Parlando: The COC Blog


The Nightingale goes to BAM: Dress Rehearsal

[This is a guest post by Jennifer Pugsley, media relations manager at the Canadian Opera Company. Jennifer is joining David Feheley and many others from the COC for the U.S. premiere of The Nightingale of Other Short Fables at the Brooklyn Academy of Music (BAM). This post was written Feb. 28.]  

The big day is almost here. With opening now just one day away the mood backstage has noticeably changed. The whole group has been in good spirits all the way along, but now there's this crackle of energy in the air. Before tonight's dress rehearsal, I was chatting with COC Ensemble Studio member bass-baritone Neil Craighead (who is a member of the Japanese Envoy in The Nightingale) about this very thing. Tonight's rehearsal is the first time in New York that all the elements of the production will come together for a full rehearsal, and before a small audience made up of staff members from the Brooklyn Academy of Music. It's terrifying and exhilarating at the same time. Neil and I both agreed that it's absolutely fantastic. Nothing beats the rush of live theatre!

As you can imagine, there is a lot of activity going on backstage before a dress rehearsal. Here's a bit of a glimpse of what everyone was up to:

Here are two members of the COC Ensemble Studio: (l-r) mezzo-soprano Wallis Giunta and lyric coloratura soprano Teiya Kasahara getting their makeup done for part one of The Nightingale and Other Short Fables. They sing Pribaoutki and Two Poems by Konstantin Balmont, respectively.

The transformation is almost complete for COC Ensemble baritone Adrian Kramer as he gets ready to become a member of the Japanese Envoy for the Nightingale portion of The Nightingale and Other Short Fables.


Ensemble bass-baritone Neil Craighead (at left) and bass Michael Uloth are seen here as they are turned into a member of the Japanese Envoy and the Bonze, respectively.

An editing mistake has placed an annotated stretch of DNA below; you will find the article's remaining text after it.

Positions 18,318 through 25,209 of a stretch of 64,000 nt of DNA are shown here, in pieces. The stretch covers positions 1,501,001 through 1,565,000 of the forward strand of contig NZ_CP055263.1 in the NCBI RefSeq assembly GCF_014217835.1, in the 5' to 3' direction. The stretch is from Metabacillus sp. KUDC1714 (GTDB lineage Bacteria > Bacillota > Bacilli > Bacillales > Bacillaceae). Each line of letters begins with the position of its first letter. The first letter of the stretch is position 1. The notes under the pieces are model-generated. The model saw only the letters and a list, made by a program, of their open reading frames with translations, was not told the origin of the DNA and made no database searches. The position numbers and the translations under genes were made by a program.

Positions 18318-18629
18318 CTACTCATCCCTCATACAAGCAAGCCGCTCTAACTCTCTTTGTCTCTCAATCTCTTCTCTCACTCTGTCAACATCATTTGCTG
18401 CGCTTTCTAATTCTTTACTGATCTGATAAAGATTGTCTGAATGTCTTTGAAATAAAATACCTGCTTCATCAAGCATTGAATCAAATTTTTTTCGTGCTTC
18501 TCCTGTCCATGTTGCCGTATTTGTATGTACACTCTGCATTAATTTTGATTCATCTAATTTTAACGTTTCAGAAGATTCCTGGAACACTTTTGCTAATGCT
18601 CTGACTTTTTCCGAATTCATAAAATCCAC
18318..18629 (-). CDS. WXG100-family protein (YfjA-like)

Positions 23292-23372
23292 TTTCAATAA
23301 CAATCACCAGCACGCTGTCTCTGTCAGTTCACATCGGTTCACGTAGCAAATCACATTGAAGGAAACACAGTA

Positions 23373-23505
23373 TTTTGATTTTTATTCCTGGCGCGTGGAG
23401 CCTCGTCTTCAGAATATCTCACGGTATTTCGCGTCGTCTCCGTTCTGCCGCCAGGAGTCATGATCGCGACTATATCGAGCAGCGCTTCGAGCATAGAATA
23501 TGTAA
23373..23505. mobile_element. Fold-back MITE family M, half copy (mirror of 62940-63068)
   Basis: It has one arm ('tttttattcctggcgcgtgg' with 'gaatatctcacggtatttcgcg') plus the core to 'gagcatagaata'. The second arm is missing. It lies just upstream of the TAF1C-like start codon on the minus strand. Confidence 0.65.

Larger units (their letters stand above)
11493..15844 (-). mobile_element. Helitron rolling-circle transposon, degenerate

Seen here are a few members of the chorus ((l-r) Catherine Tait, Victoria Pinnington, Eve Rachel McLeod) taking a moment to check e-mail and review their music before heading in to makeup.

Here are other members of the chorus ((l-r) Victoria Pinnington, Wendy Hatala Foley, Ingrid Martin, Karen Olinyk) having just come out of makeup and now heading up to their dressing room to wait for their call to come on stage.

(l-r) Wallis Giunta (now in costume as a member of the chorus), Ensemble Studio graduate Teiya Kasahara (still in her peasant garb from Part I) and lyric soprano Laura Albino (The Cook in The Nightingale) pose for the camera in their dressing room.  Teiya is just about to get out of costume and sneak out to the front of house to watch the rest of the show, but Wallis and Laura will be going on stage about 20-30 minutes after this picture was taken.

Onstage, the orchestra is getting ready for Part I of The Nightingale and Other Short Fables.

Backstage in the loading dock area, clarinetist Todd Palmer warms up for the incredible solo he is about to give.

Downstairs, directly beneath the stage actually, the rest of the orchestra starts unpacking their instruments and warming up for the second half of The Nightingale and Other Short Fables. Seen in the centre is bassoonist Elizabeth Gowen.

Posted by Jennifer Pugsley / in The Nightingale at BAM / comments (3) / permalink

Don Behr (3/2/2011 7:25:00 PM)
Thanks for all the pictures and information about the COC in NYC. In the last picture, I don't think the bassoonist is Joan Watson since Joan is the principle horn player for the COC.
Cecily Carver (3/2/2011 7:52:00 PM)
Thanks for pointing out the error. I've corrected the name.
mvp (3/5/2011 5:05:00 PM)
loved seeing the activity behind the scenes. Had the pleasure of seing the Nightingale last season in Toronto. Wonderful production. Bravo.

Sara Fulgoni in the COC production of Bluebeard's Castle. Photo: Michael Cooper © 2001



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